CoCalc is a modern web-application, but there are many already existing desktop applications. This aspect of CoCalc brings such applications to the web, by running them inside a minimal graphical environment and presenting them to you via the browser. It is even possible to collaboratively work on the same application – although be warned that this is quite confusing!
See this blog post for more screenshot and further explanations.
In your project, create an X11 Desktop-file (which has the ending
or use the corresponding button when creating a new file.
You should see a split frame editor with
- on one left side:
- a Linux Terminal and
- launcher buttons for starting applications
- On the right hand side, there is the view area for X11 windows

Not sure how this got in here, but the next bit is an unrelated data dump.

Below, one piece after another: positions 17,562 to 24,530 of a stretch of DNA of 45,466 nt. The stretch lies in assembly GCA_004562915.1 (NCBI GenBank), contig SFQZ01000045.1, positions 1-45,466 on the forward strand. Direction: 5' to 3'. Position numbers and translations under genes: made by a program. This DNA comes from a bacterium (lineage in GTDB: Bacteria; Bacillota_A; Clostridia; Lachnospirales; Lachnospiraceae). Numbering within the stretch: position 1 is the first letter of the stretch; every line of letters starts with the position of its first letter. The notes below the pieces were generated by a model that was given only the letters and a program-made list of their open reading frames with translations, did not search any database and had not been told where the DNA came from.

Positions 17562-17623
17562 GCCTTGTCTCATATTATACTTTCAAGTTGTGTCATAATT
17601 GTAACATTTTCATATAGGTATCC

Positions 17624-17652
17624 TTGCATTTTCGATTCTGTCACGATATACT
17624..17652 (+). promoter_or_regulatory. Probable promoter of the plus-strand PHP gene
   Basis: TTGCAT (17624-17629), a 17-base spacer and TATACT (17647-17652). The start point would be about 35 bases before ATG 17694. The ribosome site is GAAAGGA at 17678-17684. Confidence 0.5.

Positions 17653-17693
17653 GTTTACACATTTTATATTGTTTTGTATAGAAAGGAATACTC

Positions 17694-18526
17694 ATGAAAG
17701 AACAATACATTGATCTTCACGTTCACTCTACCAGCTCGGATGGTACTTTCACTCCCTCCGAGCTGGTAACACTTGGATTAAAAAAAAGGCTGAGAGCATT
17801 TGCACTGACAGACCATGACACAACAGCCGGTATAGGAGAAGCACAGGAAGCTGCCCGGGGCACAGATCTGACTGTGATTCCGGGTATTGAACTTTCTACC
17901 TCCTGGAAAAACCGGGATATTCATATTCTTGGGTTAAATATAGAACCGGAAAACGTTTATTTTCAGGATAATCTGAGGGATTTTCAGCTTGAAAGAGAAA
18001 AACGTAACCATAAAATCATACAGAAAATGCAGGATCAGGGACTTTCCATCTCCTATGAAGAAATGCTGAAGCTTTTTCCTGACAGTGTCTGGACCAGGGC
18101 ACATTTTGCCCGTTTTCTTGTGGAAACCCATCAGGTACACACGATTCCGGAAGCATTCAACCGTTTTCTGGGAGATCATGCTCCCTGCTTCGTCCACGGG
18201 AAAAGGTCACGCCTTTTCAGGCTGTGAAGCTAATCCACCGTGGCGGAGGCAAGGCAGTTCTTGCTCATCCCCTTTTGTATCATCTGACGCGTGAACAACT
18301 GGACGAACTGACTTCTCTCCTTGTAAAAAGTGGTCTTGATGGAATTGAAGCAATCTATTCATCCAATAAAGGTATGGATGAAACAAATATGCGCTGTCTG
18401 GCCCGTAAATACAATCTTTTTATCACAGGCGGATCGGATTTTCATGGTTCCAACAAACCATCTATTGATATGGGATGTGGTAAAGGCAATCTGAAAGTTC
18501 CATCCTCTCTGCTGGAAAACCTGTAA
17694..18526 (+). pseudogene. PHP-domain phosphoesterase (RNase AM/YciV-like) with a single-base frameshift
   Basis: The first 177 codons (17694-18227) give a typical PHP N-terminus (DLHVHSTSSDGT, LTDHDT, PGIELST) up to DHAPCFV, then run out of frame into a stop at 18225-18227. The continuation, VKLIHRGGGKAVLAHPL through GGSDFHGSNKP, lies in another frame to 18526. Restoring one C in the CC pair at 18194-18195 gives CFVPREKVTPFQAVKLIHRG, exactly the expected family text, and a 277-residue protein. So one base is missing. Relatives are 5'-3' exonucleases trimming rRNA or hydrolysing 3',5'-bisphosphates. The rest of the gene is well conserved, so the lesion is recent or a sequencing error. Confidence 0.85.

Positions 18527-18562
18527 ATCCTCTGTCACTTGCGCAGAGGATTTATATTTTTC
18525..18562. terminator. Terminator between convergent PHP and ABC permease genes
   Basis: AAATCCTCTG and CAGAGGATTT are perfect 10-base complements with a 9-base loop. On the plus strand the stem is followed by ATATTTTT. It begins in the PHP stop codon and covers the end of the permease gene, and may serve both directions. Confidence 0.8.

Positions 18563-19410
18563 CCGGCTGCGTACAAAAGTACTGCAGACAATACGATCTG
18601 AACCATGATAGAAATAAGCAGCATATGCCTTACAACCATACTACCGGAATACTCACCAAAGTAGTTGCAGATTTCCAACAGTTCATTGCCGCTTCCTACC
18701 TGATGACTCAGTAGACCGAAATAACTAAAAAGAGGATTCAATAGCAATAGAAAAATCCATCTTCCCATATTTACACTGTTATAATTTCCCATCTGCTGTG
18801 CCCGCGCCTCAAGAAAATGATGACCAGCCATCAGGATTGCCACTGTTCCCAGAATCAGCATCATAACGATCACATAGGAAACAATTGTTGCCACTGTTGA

You need to click once on the X11 window in order to focus it. This tells it to process any input (mouse clicks, keyboard characters, …)
In the screenshot below, you can see that
gedit was typed into the Linux Terminal.
After hitting the return key, the application was launched and the window is shown.
The characters “asdf” were typed in and then the “Save”-Button at the top right inside the Gedit windows was pressed.
This opened up an overlay dialog window.
There, type in the filename and click “Save” at the bottom again.
Afterwards, this did create a file named
file1.txt in the current directory.
Go ahead and open it up inside of CoCalc!